Renal abscess, is a collection of infective fluid in the kidney. It is usually a sequela of acute pyelonephritis, where severe vasospasm and inflammation may occasionally result in liquefactive necrosis and abscess formation.
It can affect all ages and has no recognized gender predilection.
The predisposing factors include :
- diabetes mellitus
- renal calculi
- ureteral obstruction
The most common signs or symptoms are:
- flank/abdominal pain
Typically, a renal abscess appears as a well-defined hypoechoic area within the cortex or in the corticomedullary parenchyma. It demonstrates internal echoes within and an associated diffusely hypoechoic kidney due to acute pyelonephritis may be seen. Perinephric collection may also be seen.
CT is currently the most accurate modality for diagnosis and follow-up of renal abscesses . An abscess appears as a well-defined mass of low attenuation with a thick, irregular wall or pseudo capsule, which can be better visualized on contrast enhanced scans. Gas within a low attenuation/cystic mass strongly suggests abscess formation. Renal parenchyma around the abscess cavity may appear hypoenhancing in nephrogram phase, and may appear hyperattenuating in delayed images. Associated fascial and septal thickening is seen with obliteration of perinephric fat.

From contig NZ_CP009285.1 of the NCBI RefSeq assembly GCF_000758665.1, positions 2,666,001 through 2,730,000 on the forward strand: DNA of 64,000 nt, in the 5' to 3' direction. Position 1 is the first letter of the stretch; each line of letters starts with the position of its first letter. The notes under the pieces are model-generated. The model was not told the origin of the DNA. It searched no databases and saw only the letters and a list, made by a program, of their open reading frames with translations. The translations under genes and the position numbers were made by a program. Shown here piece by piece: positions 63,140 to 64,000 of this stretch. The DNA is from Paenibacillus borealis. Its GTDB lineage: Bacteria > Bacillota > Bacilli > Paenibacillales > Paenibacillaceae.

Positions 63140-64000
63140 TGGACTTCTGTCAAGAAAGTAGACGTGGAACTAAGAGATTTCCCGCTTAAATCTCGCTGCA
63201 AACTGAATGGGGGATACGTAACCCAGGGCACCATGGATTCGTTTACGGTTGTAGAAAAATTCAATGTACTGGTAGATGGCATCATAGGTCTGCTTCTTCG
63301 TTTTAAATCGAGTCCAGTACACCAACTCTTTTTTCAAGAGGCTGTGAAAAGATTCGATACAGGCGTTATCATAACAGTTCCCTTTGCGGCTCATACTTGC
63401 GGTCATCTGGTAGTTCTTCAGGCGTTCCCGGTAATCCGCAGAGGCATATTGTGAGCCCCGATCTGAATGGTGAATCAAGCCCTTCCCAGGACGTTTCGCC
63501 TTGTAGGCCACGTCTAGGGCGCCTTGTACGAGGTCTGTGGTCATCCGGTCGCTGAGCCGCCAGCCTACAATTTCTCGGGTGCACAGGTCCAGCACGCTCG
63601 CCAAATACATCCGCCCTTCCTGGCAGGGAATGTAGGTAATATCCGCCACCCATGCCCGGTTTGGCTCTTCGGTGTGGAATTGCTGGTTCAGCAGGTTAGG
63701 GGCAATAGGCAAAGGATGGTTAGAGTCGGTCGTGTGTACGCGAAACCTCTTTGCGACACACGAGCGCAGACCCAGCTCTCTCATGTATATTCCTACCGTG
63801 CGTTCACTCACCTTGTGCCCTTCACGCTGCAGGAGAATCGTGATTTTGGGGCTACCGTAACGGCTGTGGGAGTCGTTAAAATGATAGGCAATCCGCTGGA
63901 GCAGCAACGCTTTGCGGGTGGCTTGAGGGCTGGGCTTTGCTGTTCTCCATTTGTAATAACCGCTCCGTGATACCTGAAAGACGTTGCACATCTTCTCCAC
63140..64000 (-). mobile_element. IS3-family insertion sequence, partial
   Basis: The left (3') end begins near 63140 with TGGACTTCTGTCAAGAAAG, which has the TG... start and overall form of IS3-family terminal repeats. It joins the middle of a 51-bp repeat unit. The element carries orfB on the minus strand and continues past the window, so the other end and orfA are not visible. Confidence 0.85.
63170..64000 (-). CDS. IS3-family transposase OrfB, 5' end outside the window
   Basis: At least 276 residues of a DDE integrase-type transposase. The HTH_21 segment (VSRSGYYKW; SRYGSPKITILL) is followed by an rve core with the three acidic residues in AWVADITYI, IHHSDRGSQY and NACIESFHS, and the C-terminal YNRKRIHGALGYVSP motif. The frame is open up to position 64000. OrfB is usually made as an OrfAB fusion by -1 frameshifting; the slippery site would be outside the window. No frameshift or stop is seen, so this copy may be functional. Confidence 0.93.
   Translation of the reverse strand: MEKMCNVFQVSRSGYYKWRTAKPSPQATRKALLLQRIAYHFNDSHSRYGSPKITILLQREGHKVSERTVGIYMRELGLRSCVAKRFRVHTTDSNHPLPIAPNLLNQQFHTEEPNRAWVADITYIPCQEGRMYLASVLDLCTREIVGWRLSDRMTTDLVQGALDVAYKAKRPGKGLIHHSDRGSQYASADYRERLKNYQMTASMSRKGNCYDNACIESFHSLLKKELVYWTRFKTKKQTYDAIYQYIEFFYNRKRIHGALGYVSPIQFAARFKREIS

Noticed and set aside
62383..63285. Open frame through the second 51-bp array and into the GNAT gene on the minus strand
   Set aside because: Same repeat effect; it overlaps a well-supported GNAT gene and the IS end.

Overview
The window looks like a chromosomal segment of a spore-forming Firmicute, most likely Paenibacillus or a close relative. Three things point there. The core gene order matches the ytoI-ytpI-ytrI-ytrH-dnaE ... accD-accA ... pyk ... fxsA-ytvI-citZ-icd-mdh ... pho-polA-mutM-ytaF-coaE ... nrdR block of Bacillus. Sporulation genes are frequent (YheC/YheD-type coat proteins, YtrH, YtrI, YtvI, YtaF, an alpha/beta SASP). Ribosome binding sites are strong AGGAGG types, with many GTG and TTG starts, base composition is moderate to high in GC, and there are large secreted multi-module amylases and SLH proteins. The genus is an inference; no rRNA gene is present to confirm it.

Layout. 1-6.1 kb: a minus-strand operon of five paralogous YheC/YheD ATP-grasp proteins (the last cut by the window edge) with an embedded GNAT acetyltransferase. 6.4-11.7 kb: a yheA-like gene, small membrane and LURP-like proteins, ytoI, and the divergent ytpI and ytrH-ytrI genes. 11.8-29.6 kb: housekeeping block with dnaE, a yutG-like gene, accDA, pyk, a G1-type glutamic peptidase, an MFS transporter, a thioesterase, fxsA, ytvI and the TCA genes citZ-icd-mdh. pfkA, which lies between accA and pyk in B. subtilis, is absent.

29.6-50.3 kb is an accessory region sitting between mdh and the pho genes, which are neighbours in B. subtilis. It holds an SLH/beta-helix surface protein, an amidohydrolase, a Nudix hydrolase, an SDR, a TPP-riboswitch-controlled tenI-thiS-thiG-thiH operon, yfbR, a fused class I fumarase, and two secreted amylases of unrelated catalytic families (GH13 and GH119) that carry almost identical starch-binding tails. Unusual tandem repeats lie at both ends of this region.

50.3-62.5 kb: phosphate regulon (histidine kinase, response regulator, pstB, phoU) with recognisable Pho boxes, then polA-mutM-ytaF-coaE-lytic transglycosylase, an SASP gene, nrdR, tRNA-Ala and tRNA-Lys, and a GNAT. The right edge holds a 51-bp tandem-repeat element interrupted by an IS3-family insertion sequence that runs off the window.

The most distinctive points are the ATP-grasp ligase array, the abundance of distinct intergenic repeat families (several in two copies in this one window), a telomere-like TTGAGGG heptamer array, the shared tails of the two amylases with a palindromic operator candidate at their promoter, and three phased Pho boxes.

In some cases, the formation of a discrete abscess is preceded by acute focal lobar nephronia which is a focal inflammation of the kidney without liquefaction. It appears as a solid mass.
Treatment and prognosis
The main complication is abscess rupture, which can be described according to the space involved:
- calyceal system - pyonephrosis
- perinephric space - perinephric abscess
- anterior or posterior pararenal space beyond the perirenal fascia - paranephric abscess
- peritoneal cavity - subdiaphragmatic or pelvic abscess
These complications may lead to renal atrophy secondary to compression or obstruction.
General imaging differential considerations include: